Raoul Stocker mentioned that Swiss MAPs are mostly triggered by foreign transfer pricing adjustments and that the Swiss CA resolves approximately 95 per cent of its cases. In Stocker’s experience, the taxpayer’s main problem concerns countries that factually deny access to MAPs by re-qualifying transactions or that treat analogue cases differently depending on the other jurisdiction involved.
Options available for dispute resolutions
Lecomte presented the pros and cons of French domestic litigation vs MAP and highly recommended the initiation in France of both domestic litigation and MAP. She explained that French taxpayers will not receive any interest from the French treasury based on MAP and in case taxpayers’ interest payments or penalties are directly linked to MAP, a separate informal request for relief needs to be filed with the head of the French CA. Lecomte praised the French International Desk that assists French taxpayers facing foreign tax audits. In her opinion, France in general is compliant with BEPS Action 14 and although it does not provide a roll-back period for advance pricing agreements (APAs), the CA will agree to initiate a MAP with the arguments concerning the related APA.
Parviainen discussed the Finnish unilateral tools (ie, pre-emptive discussion and advance ruling) and the cross-border tools (ie, cross-border dialogue and APA). She stated that contrary to APAs, cross-border dialogue is not limited to transfer pricing. However, such dialogue is limited to certain countries (eg, Germany, Estonia, Latvia, Hungary, the Czech Republic, Netherlands, Canada, Austria and Denmark) and other countries will not agree to enter such dialogue (eg, United States (US), Sweden). Furthermore, she mentioned that Finnish MAPs are on hold while domestic litigation is ongoing and that from a Finnish perspective it is possible to combine APAs with MAPs.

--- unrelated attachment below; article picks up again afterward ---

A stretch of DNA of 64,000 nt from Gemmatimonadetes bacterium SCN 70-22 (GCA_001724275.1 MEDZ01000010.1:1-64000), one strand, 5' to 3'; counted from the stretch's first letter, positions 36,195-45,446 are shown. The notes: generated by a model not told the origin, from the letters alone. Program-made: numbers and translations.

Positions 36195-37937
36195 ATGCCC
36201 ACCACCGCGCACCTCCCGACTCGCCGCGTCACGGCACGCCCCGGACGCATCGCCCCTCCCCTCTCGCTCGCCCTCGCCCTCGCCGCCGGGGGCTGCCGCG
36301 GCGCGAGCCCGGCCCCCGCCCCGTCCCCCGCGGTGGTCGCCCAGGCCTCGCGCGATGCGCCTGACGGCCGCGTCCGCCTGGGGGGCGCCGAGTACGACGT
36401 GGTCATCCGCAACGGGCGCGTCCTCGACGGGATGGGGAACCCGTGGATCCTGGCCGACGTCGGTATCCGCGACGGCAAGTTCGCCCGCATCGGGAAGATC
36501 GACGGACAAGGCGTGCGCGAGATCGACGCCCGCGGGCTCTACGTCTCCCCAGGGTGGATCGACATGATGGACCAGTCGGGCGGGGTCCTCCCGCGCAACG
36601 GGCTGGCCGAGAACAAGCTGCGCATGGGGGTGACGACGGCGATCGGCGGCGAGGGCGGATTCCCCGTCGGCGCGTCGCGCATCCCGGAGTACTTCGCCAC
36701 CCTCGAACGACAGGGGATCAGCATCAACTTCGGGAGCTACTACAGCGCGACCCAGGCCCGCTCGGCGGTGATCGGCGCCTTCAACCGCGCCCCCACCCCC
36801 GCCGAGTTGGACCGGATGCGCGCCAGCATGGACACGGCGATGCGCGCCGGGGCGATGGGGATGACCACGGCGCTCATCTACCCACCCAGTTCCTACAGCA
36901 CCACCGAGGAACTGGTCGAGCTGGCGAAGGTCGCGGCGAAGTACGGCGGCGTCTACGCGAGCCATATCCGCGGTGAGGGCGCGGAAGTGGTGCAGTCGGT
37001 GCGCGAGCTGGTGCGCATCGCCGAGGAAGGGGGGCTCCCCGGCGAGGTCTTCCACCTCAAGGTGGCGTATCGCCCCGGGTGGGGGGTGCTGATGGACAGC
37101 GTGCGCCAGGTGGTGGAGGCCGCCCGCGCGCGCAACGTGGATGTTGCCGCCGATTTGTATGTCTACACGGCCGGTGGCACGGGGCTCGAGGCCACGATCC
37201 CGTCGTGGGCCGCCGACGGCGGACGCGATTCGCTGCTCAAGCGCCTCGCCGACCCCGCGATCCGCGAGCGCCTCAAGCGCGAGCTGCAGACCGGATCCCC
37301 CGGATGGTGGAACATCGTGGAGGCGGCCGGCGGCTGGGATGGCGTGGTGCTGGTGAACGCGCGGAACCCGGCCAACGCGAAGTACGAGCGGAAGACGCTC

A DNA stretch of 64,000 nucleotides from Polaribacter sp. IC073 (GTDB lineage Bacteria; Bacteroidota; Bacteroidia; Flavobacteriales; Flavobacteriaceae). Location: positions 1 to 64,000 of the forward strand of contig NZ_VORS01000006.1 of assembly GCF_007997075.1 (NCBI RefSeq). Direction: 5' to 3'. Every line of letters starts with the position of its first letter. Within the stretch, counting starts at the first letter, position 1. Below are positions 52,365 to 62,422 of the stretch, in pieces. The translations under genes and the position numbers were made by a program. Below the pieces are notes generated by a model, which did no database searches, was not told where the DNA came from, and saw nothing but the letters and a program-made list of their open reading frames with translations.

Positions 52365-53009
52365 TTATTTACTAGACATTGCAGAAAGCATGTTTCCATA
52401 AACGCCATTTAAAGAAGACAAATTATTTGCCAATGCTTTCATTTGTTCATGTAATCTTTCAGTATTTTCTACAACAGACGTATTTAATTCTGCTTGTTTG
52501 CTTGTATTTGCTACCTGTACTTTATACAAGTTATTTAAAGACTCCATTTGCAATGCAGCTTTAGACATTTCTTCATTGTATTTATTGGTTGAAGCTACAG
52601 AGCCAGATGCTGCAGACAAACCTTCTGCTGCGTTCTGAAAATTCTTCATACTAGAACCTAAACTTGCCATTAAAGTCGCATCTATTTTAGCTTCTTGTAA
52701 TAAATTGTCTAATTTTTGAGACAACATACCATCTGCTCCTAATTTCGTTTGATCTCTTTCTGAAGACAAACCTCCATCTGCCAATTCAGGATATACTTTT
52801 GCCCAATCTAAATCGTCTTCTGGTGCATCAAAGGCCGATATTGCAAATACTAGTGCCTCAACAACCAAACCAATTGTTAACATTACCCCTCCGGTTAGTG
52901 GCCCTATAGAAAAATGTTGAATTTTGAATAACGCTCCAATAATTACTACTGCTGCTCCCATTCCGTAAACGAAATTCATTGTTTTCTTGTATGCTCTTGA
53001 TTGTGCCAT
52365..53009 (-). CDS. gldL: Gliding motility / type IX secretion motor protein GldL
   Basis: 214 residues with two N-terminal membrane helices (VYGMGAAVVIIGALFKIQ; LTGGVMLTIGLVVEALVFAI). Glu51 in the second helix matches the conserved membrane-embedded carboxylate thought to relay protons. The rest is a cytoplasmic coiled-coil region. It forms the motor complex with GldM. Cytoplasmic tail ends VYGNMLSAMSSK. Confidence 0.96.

D'Acquisto presented the Italian possibility of a tax settlement immediately after a tax audit, where the payment of a third of the penalty is final unless the MAP cancels out the entire Italian tax claim. According to recent Italian case law, standalone domestic litigation became a considerable option in Italian withholding tax cases. For bilateral proceedings, he stated that two thirds of Italian double taxation treaty (DTT) protocols require both domestic litigation and MAP to avoid Italian limitation periods barring the later implementation. In any case, D'Acquisto stressed that domestic litigation should be suspended through a joint request with the Italian CA until the MAP is resolved as court rulings cannot be overruled by MAPs.
Stocker explained that transfer pricing issues in Switzerland are predominantly settled at the domestic level. Where the issue cannot be resolved, he recommended the initiation of a MAP and to trust the experience of the Swiss CA. Stocker further mentioned the positive results in arbitration cases with Germany. Bödefeld confirmed Stocker’s positive experiences with Swiss–German arbitration and praised the arbitration results in APA cases.
Knaepen pointed out that addressing penalties and the suspension of tax collection are part of BEPS Action 14’s best practice, but current revisions are trying to move the issues to the minimum standard.
Bödefeld reminded the audience to consider local regulations/practices, as well as the facts of the case, and to keep these in mind while exploring the options in cross-border cases.
Lori Hellkamp added that in the US a combination of APA and MAP is common and pointed out that administratively appealing domestic assessments in the US might preclude MAPs.
Applicable rules when cases involve a third jurisdiction, PE or hybrid entity
Lecomte stated that for French tax purposes, the permanent establishment (PE) of a foreign company is treated like a French legal entity, including concerning access to MAPs. As she mentioned, this does not apply to undisclosed French PEs. Tax audits revealing such ‘hidden’ PEs automatically lead to an 80 per cent penalty imposed on the reassessed French taxes and preclude access to MAPs.